Spurious stats play a huge role in the white power movement, by the way. Things are different now, when everyone with a 3G connection can use Google to call these people on their bullshit, but in 1991 you just had to sit there and gape when some unnamed chucklehead told you telegony was real, or a guy in a hood insisted "the only people on welfare are niggers and Mexicans."
There's also a section devoted to American Nazi Party founder George Lincoln Rockwell (no stranger to made-up statistics himself, he claimed 80 percent of Jews were traitors), possibly the least mourned victim of assassination since Lee Harvey Oswald.
And then it gets weird. Armageddon, we're told, will be fought in the United States. 11 divisions of Vietnamese soldiers are hidden somewhere in the U.S., while 11.5 million illegal Mexicans are bringing Soviet Jews into the country to serve as kommisars. 300,000 illegal immigrants have also sneaked in to the country with backpack nuclear bombs. And to top it off, our own military is aware of the existence of "35,000 Viet Cong operating in the wilds of British Columbia" in addition to 30,000 North Koreans in Baja, California and a similar number of Mongolians(!) in the Yucatan Peninsula.
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This is all laid out while Rafferty et al. have scored the entire segment to Holst's "Mars," because the bat-shittedness of these claims isn't laughable enough.
Miller (billed as Glenn Miller, which would have confused my Big Band-loving grandfather) shows up briefly, towards the end. He appears to be a guest of honor, a status accorded by his founding of the WPP and criminal record (I guess word had yet to filter out among the supremacist community about how he'd dropped a dime on his fellow hatemongers). He closes by announcing his run for Senate in North Carolina (I'm not sure when the movie was shot, but the only NC Senate run I could find was from 1986. Miller earned 3.17 percent of the vote).
As I've said, at the time it was easy to blow off these guys, most of whom were old white dudes (Miles, Richard Butler, Moher, and Pierce have all since died). But scattered among bon mots like calling Jerry Falwell a Jew and file photos of new Louisiana Congressman David Duke wearing Klan robes and carrying a sign saying "Gas the Chicago 7" are more ominous portents.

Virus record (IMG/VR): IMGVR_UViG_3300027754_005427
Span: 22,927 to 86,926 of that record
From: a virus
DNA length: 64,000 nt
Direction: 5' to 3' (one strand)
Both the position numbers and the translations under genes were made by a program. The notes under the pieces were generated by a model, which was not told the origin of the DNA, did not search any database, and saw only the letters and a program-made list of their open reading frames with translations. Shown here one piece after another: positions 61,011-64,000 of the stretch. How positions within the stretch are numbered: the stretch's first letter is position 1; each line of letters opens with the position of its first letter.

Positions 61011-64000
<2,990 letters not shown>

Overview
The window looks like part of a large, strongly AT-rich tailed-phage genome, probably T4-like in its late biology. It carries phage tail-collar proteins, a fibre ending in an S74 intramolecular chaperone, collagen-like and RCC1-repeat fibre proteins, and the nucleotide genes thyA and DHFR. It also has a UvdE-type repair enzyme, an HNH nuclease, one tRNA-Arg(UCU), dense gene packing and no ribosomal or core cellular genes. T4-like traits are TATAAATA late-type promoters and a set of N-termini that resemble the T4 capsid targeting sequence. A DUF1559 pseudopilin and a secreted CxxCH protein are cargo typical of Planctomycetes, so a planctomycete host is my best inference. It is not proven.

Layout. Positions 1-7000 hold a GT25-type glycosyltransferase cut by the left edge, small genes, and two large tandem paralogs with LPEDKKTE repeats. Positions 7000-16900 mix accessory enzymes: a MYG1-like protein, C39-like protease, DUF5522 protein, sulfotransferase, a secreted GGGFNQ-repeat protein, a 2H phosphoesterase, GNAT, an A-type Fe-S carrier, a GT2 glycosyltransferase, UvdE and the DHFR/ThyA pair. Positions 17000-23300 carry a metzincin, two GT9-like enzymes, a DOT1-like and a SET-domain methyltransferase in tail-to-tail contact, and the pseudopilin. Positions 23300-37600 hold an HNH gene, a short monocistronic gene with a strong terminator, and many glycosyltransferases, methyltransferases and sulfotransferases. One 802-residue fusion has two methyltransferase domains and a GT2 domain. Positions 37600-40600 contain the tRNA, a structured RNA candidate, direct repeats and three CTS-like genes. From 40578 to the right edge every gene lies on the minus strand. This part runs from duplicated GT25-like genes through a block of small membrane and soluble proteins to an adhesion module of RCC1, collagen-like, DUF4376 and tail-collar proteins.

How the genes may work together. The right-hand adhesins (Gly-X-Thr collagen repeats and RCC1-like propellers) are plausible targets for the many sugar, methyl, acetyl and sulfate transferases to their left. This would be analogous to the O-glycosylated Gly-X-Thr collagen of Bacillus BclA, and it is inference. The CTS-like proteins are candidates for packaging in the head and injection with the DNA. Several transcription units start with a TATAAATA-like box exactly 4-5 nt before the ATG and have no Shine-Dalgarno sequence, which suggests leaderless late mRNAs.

Miles reminds the assembled crowd, "If you're going to do the time, don't regret the crime," words which no doubt rang true to individuals like Timothy McVeigh. Miles goes on the describe how the working class will form the core of the white power movement. Granted, back in 1991, this is what we were shown:
But isn't this even more applicable today? With our continuing economic struggles, those forced to work multiple jobs and live paycheck to paycheck could easily become resentful to the point of violent action. Action which likely wouldn't be aimed at the government or the banks, but rather at populations blamed for white people's troubles.
Miller's crimes could be viewed as the natural endgame of a life lived in hate, a lashing out at perceived irrelevance in his own community, an attempt to silence fellow white supremacists who continue to label him an FBI informant, or a combination of all of these. One thing's certain: the election of the nation's first black President didn't spell the end of racism in America. In reality, it stoked those fires even higher, apparently validating the insane paranoia of those who believe ZOG and their "shabazz goy stooges" are out to destroy their way of life.
"We've sown the seeds," Bob Miles says. How many more will we see sprout before this madness ends?